Executive dysfunction and autobiographical memory retrieval in recovered depressed women.
Haddad ADM., Harmer CJ., Williams JMG.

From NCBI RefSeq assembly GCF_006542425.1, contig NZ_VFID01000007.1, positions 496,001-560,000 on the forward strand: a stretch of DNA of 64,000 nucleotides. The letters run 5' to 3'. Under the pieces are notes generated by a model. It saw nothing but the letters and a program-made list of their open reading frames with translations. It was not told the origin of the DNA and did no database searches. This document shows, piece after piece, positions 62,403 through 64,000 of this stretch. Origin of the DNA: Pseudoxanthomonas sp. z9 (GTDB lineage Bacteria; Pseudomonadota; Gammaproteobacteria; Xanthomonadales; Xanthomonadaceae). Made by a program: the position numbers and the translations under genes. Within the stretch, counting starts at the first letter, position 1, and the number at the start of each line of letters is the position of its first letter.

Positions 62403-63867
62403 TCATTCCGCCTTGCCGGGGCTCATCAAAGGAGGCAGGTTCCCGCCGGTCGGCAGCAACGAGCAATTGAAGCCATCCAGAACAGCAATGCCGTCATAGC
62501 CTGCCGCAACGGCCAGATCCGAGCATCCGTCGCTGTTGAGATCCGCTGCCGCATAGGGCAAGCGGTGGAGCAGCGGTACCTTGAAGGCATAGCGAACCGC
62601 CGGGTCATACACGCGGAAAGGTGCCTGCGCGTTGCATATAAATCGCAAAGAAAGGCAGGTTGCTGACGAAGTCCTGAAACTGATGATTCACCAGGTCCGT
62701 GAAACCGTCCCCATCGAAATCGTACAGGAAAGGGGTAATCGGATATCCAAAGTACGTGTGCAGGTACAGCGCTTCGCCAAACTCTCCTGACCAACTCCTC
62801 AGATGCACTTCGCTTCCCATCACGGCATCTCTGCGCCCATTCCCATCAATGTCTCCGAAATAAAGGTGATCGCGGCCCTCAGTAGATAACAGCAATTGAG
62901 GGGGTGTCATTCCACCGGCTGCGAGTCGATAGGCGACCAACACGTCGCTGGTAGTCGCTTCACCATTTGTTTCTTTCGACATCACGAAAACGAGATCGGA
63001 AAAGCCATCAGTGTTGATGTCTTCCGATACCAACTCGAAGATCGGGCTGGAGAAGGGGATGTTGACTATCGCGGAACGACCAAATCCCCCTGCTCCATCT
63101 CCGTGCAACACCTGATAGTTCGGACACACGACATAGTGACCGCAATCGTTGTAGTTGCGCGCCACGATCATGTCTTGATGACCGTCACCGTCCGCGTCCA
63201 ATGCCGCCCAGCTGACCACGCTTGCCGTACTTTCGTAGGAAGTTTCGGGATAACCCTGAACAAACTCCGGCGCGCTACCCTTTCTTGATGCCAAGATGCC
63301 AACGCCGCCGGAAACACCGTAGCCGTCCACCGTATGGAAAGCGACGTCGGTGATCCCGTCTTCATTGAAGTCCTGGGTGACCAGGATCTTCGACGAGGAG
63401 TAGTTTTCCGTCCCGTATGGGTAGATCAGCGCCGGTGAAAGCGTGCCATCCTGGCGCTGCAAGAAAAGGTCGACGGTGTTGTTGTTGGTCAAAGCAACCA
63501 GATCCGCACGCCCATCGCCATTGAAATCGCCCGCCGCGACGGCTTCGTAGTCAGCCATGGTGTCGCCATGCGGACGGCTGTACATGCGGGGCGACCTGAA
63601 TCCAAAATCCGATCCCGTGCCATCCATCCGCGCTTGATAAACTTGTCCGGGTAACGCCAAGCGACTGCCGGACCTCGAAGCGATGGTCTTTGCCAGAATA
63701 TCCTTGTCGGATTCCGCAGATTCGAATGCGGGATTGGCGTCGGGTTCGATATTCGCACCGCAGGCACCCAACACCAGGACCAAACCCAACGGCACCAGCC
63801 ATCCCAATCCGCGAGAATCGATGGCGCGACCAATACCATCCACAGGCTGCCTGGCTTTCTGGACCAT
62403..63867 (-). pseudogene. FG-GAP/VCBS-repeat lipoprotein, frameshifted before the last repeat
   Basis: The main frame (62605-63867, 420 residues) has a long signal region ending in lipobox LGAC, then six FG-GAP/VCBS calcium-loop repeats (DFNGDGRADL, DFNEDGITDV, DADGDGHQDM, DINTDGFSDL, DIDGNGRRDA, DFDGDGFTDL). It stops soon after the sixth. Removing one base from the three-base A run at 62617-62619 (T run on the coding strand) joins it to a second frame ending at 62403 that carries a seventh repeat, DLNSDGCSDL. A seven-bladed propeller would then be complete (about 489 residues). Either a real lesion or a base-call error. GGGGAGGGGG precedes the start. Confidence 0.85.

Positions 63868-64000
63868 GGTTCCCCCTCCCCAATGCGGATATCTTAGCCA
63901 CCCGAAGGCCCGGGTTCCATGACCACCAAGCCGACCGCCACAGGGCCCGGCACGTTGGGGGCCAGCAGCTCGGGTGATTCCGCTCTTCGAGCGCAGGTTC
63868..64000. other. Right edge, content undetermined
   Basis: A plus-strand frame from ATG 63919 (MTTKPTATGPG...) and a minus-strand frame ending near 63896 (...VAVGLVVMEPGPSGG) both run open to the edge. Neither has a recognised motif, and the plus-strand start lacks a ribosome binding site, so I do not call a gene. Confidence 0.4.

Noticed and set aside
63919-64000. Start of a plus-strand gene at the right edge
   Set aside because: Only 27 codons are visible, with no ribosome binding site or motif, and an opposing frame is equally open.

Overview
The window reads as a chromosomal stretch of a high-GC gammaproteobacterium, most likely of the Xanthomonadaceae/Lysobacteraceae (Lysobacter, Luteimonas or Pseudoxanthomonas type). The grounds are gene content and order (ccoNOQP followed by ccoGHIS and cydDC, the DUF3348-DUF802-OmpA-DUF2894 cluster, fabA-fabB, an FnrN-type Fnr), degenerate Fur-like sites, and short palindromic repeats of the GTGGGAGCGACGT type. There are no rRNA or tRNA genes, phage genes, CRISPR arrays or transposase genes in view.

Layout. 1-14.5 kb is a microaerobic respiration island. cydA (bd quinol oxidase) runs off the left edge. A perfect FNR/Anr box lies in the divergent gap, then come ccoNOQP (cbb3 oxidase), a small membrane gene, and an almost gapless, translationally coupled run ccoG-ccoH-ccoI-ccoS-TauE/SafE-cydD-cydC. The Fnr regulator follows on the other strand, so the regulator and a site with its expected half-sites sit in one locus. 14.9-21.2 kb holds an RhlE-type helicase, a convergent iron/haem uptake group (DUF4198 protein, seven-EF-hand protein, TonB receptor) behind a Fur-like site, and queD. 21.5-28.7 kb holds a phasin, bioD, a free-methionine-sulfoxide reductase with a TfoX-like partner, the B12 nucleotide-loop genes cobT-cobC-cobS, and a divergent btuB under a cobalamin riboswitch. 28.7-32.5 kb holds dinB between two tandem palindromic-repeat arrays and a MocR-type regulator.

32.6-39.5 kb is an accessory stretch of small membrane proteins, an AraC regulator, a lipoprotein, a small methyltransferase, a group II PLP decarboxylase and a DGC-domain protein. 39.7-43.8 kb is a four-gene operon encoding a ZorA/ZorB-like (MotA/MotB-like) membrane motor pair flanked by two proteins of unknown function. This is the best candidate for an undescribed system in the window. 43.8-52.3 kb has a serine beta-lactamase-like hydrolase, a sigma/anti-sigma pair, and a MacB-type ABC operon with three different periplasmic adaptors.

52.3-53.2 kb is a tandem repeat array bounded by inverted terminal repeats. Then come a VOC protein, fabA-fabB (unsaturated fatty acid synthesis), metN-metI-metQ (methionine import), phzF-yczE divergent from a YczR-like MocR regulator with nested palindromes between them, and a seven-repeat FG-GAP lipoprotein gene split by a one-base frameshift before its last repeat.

BACKGROUND AND OBJECTIVES: Depressed individuals have difficulty remembering specific autobiographical events. These deficits often persist after recovery of mood symptoms, but the mechanisms underlying impaired memory specificity in recovered depressed individuals remain unclear. Here, we sought to examine whether performance on two cognitive measures might be related to deficits in autobiographical memory retrieval in individuals with a history of depression. METHODS: Twenty-four recovered depressed women (12 with more than one previous episode) and 24 never depressed women completed two cognitive measures (Digit Span and a Number Generation Task) and tests of autobiographical memory recall. RESULTS: Overall, the recovered depressed women did not show deficits in autobiographical retrieval. However, those with more than one previous episode had impaired retrieval of categorical autobiographical memories. Moreover, depression history moderated the relationship between Digit Span and retrieval of categoric autobiographical memories such that within the whole recovered depressed group (but not the never depressed group), those with lower Digit Span also had poorer retrieval of categorical autobiographical memories. LIMITATIONS: Our sample size was small and included only women. Moreover, order effects may have been a significant factor. CONCLUSIONS: These findings support the notion that working memory is an important factor in impairing autobiographical memory in those who have recovered from depression, but suggest a complex relationship with autobiographical recall.